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The Student News Site of University of Kentucky

Kentucky Kernel

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4-day work weeks are the future of the professional landscape

Illustration by Akhila Nadimpalli

Working full-time and being a student can sometimes feel like you don’t have time for yourself.

I get home from work at 10:30 p.m., and when I finally fall asleep my alarm is already going off for me to go to my first class.

The weekend flies by even faster. A time that I should be able to use as a recharge is gone in the blink of an eye.

The flexibility we experienced during the COVID-19 pandemic also changed how we view our workload. Work-from-home options allowed workers to find more balance in their work and personal lives.

A lot of professionals and students feel the same on this matter, which has resulted in a push for organizations to consider four-day work weeks.

Belgium was the first country to trial the four-day work week, starting back in 2022.

Employees in Belgium have the choice to opt-in for the change in schedule, or they can keep the five-day work week. However, those who switch to the four-day work week still have to work the same number of hours per week.

In a press conference following the change, the Belgian prime minister stated, “With this agreement, we set a beacon for an economy that is more innovative, sustainable and digital. The aim is to be able to make people and businesses stronger.”

The UK soon followed suit and committed to a 6-month trial of the new work week from June to December 2022. This was the biggest trial of the change, involving 61 companies and almost 3,000 workers.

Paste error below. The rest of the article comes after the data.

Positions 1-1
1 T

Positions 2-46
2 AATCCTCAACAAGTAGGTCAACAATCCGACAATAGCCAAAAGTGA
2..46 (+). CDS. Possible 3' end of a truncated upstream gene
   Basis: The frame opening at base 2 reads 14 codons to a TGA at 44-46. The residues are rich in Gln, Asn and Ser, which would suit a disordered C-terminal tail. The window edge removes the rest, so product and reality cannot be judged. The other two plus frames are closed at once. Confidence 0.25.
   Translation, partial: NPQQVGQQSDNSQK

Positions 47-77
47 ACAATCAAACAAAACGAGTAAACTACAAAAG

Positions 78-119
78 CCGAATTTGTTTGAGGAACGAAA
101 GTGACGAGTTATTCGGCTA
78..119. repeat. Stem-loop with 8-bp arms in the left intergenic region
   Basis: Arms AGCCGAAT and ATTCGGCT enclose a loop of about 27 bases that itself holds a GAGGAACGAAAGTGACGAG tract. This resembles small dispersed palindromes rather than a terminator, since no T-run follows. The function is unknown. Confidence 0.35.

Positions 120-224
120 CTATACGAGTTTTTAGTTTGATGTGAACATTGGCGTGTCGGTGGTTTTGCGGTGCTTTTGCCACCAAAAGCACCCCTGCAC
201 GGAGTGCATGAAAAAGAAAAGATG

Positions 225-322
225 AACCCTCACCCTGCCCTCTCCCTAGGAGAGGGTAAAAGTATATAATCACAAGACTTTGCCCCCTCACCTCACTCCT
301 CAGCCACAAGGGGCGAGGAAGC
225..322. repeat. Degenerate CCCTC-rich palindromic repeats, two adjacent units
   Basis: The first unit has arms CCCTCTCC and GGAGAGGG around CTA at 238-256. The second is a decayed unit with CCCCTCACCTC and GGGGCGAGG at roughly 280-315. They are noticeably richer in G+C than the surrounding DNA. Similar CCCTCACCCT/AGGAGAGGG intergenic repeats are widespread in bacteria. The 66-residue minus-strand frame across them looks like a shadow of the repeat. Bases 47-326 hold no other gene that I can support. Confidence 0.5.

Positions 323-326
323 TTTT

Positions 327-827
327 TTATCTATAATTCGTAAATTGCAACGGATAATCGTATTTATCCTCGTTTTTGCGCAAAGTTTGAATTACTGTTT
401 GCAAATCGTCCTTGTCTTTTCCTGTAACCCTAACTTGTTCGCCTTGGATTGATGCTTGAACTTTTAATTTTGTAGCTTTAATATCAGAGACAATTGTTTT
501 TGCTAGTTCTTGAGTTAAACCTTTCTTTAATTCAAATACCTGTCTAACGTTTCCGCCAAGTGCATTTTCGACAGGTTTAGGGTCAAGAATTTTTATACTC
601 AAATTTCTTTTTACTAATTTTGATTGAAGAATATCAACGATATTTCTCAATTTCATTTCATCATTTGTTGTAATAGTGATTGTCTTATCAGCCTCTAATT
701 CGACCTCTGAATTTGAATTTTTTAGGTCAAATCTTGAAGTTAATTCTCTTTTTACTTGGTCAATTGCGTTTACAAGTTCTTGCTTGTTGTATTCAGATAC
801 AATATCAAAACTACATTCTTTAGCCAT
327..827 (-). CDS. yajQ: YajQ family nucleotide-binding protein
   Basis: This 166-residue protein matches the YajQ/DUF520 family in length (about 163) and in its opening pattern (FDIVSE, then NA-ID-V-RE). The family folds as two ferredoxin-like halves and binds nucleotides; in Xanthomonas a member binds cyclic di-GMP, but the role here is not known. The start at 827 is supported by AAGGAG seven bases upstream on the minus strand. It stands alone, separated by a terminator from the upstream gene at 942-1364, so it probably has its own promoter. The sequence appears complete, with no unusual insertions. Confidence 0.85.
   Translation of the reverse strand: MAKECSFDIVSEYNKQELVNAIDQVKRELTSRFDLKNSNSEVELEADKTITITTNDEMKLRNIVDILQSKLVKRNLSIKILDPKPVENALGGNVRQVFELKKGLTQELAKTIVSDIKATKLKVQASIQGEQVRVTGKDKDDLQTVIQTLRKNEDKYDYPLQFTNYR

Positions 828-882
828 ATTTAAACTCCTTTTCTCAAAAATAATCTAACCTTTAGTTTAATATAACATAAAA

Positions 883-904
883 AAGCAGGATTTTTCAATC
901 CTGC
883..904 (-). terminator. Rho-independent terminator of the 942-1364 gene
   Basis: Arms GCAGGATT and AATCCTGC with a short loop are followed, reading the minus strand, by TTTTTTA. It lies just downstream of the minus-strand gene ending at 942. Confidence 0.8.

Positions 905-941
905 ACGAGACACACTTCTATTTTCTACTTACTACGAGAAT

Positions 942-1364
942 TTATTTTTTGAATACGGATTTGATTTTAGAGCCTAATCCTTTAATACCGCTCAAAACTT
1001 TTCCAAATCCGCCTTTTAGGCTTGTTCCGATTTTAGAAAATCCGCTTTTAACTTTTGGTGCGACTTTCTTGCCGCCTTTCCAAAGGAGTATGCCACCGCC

A report of the results of this trial was released in February of this year.

The report found that 56 companies planned to continue with the 4-day work week policy.

There was also an increase in the quality of employee well-being, with reduced levels of anxiety, burnout and sleep-related issues. 52% of employees reported an increased balance between their work and home life, and 62% reported an easier balance between work and social life.

There were also business benefits resulting from the trial. There was a 57% drop in the number of employees leaving the participating companies, and an average revenue increase of 35% was found.

This UK trial shows just how beneficial the four-day work week could be to both individuals and organizations.

However, would these benefits translate to the busy schedule of higher education?

Some students are lucky enough to create a schedule that allows them to have every Friday off, but not everyone gets this luxury.

If every class was modeled around the four-day work week, all students could get the benefit of an extended weekend. Students and faculty could see an improvement in mental and physical health.

D’Youville University in New York was one of the first schools to try the new model back in 2022. Faculty at the school have noticed benefits for themselves as well as for students.

The institute’s vice president of student affairs Benjamin Grant spoke with The Buffalo News a year after the policy change, stating, “This is a great case study for every institution, and I do hope that folks adopt it. The workplace is only going to expect more of styles like this. We’re going to need to meet employees where they are.”

Of course, the success of a changed work week within a university would depend on the size of the school. The number of classrooms could prove to be a challenge, as foot traffic on campus would be condensed into four days.

I think companies and universities should at least give the new four-day model a chance.

If the change isn’t for them, institutions can simply revert back to the old five-day work week.

Nevertheless, the positive impact the change could have makes it worth considering.

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